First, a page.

Secondary education in early nineteenth-century England was mainly the preserve of upper and middle-class males.

Boys' schooling had definite aims because they were destined for careers.

The main emphasis was on the Classics (Greek and Latin) in the many grammar and public schools for boys such as Harrow, Rugby, Shrewsbury and Eton.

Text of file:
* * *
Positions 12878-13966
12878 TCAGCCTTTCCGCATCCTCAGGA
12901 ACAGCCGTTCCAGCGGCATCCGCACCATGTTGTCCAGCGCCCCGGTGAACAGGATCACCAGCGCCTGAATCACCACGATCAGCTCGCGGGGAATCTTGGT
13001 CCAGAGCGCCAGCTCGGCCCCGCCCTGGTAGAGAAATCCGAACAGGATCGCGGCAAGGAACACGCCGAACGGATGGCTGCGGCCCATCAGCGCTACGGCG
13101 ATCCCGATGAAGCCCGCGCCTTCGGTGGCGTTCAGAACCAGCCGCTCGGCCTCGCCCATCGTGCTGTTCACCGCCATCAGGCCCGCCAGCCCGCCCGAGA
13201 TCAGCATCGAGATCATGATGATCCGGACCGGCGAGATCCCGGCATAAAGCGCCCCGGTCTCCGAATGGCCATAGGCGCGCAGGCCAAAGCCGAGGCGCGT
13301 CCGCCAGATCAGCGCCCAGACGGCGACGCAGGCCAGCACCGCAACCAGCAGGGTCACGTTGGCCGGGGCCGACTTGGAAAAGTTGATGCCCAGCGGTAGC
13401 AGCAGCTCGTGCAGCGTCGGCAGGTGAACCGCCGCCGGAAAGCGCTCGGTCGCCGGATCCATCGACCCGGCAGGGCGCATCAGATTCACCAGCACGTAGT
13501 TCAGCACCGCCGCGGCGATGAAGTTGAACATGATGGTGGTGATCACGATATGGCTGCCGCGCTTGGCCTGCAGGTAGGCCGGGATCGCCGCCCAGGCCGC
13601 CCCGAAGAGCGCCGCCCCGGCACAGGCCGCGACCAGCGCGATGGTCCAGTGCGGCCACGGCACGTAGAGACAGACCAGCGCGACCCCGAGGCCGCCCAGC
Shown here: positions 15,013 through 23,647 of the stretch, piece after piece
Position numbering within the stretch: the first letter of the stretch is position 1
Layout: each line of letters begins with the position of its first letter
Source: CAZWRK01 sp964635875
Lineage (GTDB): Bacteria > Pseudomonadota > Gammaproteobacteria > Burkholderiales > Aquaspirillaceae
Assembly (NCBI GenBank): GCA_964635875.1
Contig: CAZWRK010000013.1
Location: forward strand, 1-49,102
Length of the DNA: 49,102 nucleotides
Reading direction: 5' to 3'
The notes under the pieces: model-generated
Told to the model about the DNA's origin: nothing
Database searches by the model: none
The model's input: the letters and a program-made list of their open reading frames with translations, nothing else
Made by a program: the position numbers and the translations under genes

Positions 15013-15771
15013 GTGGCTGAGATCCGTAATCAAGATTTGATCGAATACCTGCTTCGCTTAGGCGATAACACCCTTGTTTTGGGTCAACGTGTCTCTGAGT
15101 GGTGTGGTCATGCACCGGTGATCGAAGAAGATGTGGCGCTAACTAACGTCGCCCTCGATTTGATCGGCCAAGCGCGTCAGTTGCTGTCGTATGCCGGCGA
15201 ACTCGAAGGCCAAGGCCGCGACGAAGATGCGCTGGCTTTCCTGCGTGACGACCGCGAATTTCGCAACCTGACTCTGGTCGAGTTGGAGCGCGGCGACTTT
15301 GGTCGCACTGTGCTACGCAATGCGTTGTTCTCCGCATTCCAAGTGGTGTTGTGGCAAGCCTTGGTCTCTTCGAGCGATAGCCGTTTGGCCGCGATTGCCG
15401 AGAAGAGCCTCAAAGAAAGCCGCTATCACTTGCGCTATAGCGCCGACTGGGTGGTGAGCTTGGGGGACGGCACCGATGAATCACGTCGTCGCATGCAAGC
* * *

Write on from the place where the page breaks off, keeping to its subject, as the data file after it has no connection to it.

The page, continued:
There were no equivalent public girls' schools because girls of all classes were expected only to marry and rear children.

There were many privately-run boarding and day schools of varying standards for boys and girls.

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